But as the number of civilians who have been killed during the Mosul offensive continue to climb, it was announced on Saturday that Iraqi security forces have temporarily suspended operations to spare civilian lives.

Nearly 4,000 civilians have been killed in densely populated areas since the beginning of the campaign to liberate western Mosul.

Iraqi Brig. Gen. Thaer al-Mosawi told the Turkish Anadolu Agency last week that as many as 3,846 civilian deaths have occurred since the battle in Western Mosul began in mid-February. IOHR cited the same number in a graphic posted to Twitter.

“Those who have fled the combat areas are reporting high civilian casualties,” al-Mosawi explained.

Additionally, al-Mosawi said that over 22,000 Mosul residents have been injured in the conflict, while over 10,000 homes have been destroyed.

It was reported over the weekend that a United States-led air strike on an IS truck filled with explosives caused the deaths of dozens of civilians in Mosul on March 17.

The U.S. military acknowledged on Saturday that it conducted the reported March 17 airstrike in the Mosul suburb of Mosul al-Jadida.

Although reports suggest that the U.S.-led airstrike could have killed as many as 200 people, Col. Muntathar Al-Shamari, the head of the Iraqi Counterterrorism Unit in Mosul, told CNN that estimate is probably an exaggeration.

“When the [vehicle] was struck, it exploded, destroying one or two of the houses next to where families were hiding,” Shamari stated.

Regardless, the U.S. is investigating the reports, as the death toll from the strike still has yet to be confirmed.

According to New York Magazine, residents said that a building in which the basement was being used to shelter over 100 civilians collapsed as a result of the strike.

In addition to the deadly airstrike in Mosul, the U.S. military also reportedly conducted a strike against IS that killed over 30 civilians in Raqqa, Syria, last Tuesday. The U.S. acknowledged to having carried out as many as 19 airstrikes on IS buildings in Raqqa on that day.

Source: Christian Post

Killing of 6 aid workers in South Sudan an “appalling and pointless loss”: UN (Podcast)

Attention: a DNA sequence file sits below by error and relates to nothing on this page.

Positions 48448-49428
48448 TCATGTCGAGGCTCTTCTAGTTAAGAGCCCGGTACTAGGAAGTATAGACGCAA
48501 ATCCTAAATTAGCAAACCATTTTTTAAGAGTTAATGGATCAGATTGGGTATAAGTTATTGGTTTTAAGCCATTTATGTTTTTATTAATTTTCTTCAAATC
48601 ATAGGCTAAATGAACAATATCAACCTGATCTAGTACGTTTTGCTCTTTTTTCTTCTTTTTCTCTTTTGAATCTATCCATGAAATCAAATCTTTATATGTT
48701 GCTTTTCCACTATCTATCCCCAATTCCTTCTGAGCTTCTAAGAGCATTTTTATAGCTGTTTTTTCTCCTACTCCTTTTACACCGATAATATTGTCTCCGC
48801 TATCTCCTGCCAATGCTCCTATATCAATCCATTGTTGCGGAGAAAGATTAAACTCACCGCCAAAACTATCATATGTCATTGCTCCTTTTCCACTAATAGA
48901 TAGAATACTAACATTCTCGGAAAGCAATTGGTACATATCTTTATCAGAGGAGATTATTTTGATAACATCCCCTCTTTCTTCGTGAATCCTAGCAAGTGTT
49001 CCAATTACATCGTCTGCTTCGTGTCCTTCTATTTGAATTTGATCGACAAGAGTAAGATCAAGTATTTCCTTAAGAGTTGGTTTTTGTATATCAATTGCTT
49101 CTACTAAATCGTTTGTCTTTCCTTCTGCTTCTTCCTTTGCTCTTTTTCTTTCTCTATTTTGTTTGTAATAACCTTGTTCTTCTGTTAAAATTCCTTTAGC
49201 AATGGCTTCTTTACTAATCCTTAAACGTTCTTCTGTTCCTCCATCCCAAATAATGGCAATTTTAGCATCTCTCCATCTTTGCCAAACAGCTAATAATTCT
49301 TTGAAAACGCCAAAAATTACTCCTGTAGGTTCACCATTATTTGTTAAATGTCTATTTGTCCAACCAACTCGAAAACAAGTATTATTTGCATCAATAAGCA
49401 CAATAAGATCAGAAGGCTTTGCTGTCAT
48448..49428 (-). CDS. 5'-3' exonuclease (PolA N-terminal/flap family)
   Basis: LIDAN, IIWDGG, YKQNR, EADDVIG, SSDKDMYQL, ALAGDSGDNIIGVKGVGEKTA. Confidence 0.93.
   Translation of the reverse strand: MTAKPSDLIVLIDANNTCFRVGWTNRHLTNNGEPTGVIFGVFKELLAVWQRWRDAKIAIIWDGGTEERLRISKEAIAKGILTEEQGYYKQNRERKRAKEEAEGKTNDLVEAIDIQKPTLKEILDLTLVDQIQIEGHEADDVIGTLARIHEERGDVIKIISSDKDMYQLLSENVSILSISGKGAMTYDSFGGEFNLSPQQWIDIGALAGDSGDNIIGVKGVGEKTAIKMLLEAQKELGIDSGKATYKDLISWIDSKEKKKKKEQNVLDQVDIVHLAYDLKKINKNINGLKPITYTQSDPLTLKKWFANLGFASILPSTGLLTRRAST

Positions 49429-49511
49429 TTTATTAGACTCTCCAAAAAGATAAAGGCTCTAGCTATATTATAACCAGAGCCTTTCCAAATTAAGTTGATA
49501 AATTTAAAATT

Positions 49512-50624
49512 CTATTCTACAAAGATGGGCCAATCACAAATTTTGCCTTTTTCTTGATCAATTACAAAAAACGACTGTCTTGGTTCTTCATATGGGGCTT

The killing of six aid workers in an ambush in South Sudan on Saturday has been described by the head of the UN Mission there (UNMISS) as an “appalling and pointless loss of life,” that must be thoroughly investigated.

David Shearer, who is also UN Special Representative to the world’s youngest country, called on Sunday for an immediate and complete ceasefire between South Sudan’s warring parties.

An armed individual in the town of Pibor, in Jonglei state. Pibor has seen violent clashes and confrontations that have resulted in displacement as well as destruction of livelihood and property. (File photo) OCHA/Cecilia Attefor

Matthew Wells reports.

According to reports, the six staff belonged to a national non-governmental organization, whose vehicle was ambushed in a government-controlled area on the road between the capital Juba, and Pibor, on Saturday.

Their bodies were found by other members of the convoy who were travelling behind them.

UNMISS head, David Shearer, condemned the attack, and offered his condolences to the families, friends and colleagues of the dead.

“It is utterly reprehensible, not least because they were dedicated to helping the people of South Sudan. This happened in an area controlled by the South Sudan government. There should be no impunity when it comes to the killing of aid workers.”

Mr Shearer said the killings should not go unpunished and too many young men were being armed without training on all sides of the conflict, involving rival military forces along ethnic-lines, stretching back to 2013.

Around 80 aid workers have been killed since then.

In the past two months, there has been a sharp increase in attacks, according to UNMISS, “mirroring a rapid deterioration in the security and economic situation of the country.”

The UN Humanitarian Affairs Office (OCHA) said in a statement that Saturday’s fatalities represented the highest number of aid workers killed in a single incident since the conflict began.

Humanitarian Coordinator for South Sudan, Eugene Owusu, said such attacks not only put aid workers lives at risk but also “threaten the lives of thousands of South Sudanese who rely on our assistance for their survival.”

Matthew Wells, United Nations.

Duration: 1’32”